Police Are Called 'Slow to Respond'

The University Police officers who responded to an assault at the Carpenter Center last Friday disputed this week allegations that police were "dangerously slow" in reaching the scene.

Employees at the Center, one of whom suffered bruises from being battered against a desk, said that they made at least four calls to the police and pressed an alarm button between 4:40 p.m. and 4:55 p.m., at which time they said police arrived.

Lt. Joseph Kenney of the University Police, who was on duty Friday afternoon, said police had received the first notification of the incident at 4:40 p.m. and that he had immediately dispatched all officers in the area to the scene. He said another officer ran directly from police headquarters in Grays Hall.

Time Element

Sgt. Francis Wigfall said he left Grays on foot as soon as the call was received and was the first officer to arrive, "no more than four minutes" after the call. Wigfall said that the police "were used to dealing with this sort of thing and people often think the time element is longer than it is when they're waiting for help."


Kenney said police records showed officers reaching the scene at 4:42 p.m. and 4:44 p.m., with other Harvard police and Cambridge police responding soon after.

Cynthia von Thuna, assistant to the director of the Carpenter Center, said Tuesday that the police version of the time it took to respond to the call was "a complete lie," and stuck by her earlier allegations that no police had arrived until "at least ten minutes" after they had been called.

Von Thuna said the alleged assailant, whom she described as a former Carpenter Center employee who has a history of mental problems, grabbed her by the neck of her dress and repeatedly pushed her against a desk.

Witnesses said the man also shouted abuse and made violent threats to von Thuna, other women in the office, and maintenance workers who eventually succeeded in subduing him.

Stephen S. J. Hall, vice president for administration, who has jurisdiction over police operations, said yesterday that there was a slight delay, but that he believed that it was not a major problem with most of the people in Carpenter Center.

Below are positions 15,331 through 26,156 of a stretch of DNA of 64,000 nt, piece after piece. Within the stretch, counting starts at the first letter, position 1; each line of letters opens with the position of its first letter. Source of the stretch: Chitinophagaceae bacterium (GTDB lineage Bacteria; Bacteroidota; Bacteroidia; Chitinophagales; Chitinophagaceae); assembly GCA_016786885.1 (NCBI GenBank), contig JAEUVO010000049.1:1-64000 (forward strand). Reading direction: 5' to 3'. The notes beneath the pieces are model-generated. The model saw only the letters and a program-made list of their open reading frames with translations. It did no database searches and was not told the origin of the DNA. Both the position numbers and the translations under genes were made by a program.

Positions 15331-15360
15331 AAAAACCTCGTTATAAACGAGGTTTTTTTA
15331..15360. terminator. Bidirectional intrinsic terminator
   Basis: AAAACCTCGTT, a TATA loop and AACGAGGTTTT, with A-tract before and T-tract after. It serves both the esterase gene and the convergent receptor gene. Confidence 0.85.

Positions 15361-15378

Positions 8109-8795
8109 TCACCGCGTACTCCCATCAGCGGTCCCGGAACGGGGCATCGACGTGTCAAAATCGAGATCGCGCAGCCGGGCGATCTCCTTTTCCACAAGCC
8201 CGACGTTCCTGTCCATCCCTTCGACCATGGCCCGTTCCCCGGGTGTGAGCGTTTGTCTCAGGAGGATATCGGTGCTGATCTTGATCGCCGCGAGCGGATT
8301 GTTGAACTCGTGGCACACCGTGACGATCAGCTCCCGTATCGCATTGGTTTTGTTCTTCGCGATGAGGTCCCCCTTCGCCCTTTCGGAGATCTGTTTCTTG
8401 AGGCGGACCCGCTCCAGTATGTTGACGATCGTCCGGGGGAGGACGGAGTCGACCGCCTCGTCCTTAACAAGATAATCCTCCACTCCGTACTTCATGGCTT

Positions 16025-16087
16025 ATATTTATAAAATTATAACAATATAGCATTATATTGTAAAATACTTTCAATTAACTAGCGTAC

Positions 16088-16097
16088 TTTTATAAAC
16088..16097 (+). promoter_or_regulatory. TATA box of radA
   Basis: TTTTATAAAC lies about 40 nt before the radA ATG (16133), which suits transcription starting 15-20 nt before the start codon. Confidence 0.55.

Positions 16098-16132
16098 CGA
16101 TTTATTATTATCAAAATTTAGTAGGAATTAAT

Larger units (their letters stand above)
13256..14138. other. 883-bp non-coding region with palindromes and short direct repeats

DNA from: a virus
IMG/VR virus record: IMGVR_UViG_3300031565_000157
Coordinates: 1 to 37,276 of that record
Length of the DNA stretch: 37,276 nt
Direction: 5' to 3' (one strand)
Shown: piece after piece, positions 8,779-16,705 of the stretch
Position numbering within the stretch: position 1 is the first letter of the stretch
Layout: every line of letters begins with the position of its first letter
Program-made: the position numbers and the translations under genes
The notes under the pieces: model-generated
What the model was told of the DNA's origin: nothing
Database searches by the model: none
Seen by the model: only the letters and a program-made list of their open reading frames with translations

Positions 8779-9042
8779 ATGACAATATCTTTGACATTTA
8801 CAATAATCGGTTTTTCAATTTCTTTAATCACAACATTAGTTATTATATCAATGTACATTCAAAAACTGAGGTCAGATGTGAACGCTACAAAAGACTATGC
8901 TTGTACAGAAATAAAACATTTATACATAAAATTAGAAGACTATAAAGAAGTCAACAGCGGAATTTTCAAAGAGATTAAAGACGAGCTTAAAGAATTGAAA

He said the situation "seemed pretty well under control" and that he was satisfied both with police performance in this specific case and police response procedures in general.

"We're oriented toward fast response; we're not going to tolerate slow response. But I'll tell you it's going to happen sometimes given traffic conditions here, and we're lucky that this time everything turned out OK," Hall said.

Employees said they have asked the University to increase security at Carpenter Center until the assailant is apprehended.

On Monday, the University obtained a civil warrant, permitting the arrest of the alleged assailant for the purpose of possible examination by a court psychiatrist. The warrant is only enforceable in Cambridge and, because the man lives outside of the city, it has not yet been executed.

The decision to pursue civil procedures against the man was made at a meeting Monday in the office of Daniel Steiner '54, counsel to the University. Von Thuna and Capt. George Walsh of the University Police both attended the meeting, but they said the delay charges were not mentioned.

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